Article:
Logging giant denies Greenpeace's illegal harvest claims
By PNG correspondent Steve Marshall
Posted Thu Sep 4, 2008
Greenpeace campaigners are continuing to prevent the ship exporting logs. (AAP : Jeremy Sutton-Hibbert)
Related Story: Greenpeace boards 'illegal' logging ship in PNG
A Malaysian logging company at the centre of a Greenpeace protest in Papua New Guinea has rejected claims that it harvests timber illegally.
Greenpeace campaigners are continuing to prevent a ship from exporting logs at a remote port on the PNG south coast.
The group's activists are currently on top of the ship's crane preventing it from loading logs for the Chinese market.
Greenpeace says the ship is working for Malaysian logging giant Rimbunan Hijau.
In a statement, a Rimbunan Hijau spokesman said the ship and the logging operation belongs to Taurama Forest Industries not Rimbunan Hijau.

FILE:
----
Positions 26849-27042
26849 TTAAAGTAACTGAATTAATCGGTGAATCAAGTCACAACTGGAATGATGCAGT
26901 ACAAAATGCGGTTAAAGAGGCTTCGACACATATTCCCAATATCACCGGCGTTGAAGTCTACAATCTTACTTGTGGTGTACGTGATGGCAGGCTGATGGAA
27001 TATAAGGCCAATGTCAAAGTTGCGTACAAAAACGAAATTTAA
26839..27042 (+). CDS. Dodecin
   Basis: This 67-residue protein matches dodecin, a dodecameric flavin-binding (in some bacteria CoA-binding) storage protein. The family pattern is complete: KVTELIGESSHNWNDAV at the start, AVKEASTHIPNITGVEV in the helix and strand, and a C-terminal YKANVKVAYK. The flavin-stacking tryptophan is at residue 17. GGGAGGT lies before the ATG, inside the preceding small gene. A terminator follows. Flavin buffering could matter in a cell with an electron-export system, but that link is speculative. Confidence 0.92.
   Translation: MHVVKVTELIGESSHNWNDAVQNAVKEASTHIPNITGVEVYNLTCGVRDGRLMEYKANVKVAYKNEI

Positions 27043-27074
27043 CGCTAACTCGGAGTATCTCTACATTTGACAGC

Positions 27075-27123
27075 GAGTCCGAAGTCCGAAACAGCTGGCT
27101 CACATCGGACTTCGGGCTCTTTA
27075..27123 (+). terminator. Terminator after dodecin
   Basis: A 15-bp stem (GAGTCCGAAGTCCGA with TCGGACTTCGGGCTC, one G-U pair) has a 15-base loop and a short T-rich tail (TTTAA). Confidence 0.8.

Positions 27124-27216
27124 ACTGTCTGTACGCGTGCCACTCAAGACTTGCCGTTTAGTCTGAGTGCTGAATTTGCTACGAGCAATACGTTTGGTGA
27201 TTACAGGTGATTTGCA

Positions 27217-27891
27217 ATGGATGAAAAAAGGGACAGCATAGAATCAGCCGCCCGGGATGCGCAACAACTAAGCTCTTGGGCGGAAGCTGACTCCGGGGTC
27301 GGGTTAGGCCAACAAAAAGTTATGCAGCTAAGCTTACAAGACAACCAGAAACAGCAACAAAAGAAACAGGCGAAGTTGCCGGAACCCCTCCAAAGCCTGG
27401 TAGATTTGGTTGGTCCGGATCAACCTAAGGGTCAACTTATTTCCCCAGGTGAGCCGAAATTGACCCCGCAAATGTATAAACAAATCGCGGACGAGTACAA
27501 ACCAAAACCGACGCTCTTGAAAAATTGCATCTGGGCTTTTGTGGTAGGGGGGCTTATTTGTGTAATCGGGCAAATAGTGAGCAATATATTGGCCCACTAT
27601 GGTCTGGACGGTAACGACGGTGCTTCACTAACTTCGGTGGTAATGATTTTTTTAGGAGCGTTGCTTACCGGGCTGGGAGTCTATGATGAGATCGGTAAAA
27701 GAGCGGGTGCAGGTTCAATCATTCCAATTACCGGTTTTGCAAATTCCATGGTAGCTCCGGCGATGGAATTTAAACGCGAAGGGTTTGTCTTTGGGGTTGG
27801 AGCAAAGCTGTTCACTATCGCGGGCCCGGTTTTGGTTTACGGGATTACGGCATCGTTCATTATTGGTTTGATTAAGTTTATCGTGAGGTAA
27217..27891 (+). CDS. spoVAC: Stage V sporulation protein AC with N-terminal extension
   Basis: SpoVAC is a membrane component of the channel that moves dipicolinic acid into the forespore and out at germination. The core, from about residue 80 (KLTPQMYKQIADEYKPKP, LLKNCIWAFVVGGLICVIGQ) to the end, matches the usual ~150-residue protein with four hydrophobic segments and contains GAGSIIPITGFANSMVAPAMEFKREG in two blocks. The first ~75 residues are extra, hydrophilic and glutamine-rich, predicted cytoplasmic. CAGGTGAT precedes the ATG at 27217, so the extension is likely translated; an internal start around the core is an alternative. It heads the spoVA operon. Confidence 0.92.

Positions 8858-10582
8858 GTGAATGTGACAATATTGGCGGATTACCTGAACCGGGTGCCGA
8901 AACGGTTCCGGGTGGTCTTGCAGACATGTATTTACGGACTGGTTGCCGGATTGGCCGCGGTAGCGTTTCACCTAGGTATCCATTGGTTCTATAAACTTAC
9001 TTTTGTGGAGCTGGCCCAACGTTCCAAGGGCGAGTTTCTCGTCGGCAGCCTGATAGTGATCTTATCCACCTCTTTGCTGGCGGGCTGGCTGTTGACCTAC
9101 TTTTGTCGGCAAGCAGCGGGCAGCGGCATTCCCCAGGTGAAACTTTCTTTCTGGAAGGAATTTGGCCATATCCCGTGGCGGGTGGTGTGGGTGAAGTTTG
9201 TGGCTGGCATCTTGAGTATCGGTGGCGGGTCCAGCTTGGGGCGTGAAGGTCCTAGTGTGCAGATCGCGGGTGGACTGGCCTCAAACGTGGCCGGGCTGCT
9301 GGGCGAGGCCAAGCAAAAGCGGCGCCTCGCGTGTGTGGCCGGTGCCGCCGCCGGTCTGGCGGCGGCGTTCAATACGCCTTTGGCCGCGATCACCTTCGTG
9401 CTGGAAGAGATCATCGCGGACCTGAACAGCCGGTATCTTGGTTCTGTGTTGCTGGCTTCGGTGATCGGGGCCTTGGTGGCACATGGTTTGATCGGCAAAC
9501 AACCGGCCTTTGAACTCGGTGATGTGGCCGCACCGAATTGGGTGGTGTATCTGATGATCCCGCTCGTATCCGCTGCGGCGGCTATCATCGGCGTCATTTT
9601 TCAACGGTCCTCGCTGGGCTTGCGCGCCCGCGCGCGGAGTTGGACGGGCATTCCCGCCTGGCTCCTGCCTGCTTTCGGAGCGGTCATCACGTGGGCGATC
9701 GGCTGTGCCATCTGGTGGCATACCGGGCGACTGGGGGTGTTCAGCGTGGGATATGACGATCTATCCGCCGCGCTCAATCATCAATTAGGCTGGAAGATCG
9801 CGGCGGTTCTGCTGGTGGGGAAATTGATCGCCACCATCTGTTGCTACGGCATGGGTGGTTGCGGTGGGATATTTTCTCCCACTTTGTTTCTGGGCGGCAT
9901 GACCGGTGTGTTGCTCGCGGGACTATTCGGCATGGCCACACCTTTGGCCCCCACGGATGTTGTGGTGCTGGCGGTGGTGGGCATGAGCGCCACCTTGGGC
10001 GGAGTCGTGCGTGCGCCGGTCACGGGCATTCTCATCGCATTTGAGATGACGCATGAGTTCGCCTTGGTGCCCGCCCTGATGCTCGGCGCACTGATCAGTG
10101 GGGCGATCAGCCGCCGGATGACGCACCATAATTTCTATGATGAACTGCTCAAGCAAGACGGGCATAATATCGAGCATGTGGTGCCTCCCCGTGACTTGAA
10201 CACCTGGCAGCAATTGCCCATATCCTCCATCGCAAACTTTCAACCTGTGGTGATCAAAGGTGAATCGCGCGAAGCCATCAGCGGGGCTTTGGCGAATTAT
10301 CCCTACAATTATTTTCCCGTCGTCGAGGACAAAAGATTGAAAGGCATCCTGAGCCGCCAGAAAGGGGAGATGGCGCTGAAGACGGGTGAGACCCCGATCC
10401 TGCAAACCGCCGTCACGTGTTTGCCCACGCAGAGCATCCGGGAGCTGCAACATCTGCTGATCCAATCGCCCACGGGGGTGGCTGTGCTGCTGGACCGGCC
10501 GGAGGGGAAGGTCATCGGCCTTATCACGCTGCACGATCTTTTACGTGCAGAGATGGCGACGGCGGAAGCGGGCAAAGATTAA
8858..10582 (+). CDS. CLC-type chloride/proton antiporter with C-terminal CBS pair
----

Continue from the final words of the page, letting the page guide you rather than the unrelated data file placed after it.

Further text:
However Greenpeace says the independent export monitor SGS lists Taurama Forest Industries as a Rimbunan Hijau group company.
The Papua New Guinea Forest Industries Association says Greenpeace accusations that the timber was illegally logged are pure propaganda.
Greenpeace argues that 90 per cent of logging in PNG is illegal because many permits were issued without proper consultation with land owners.
Land owner Keramu Bissue hopes Greenpeace protest will force the PNG government to review logging on his land.
"They were supposed to be out in the field checking whether the companies are working all right, or are they causing a lot of environmental destruction," she said.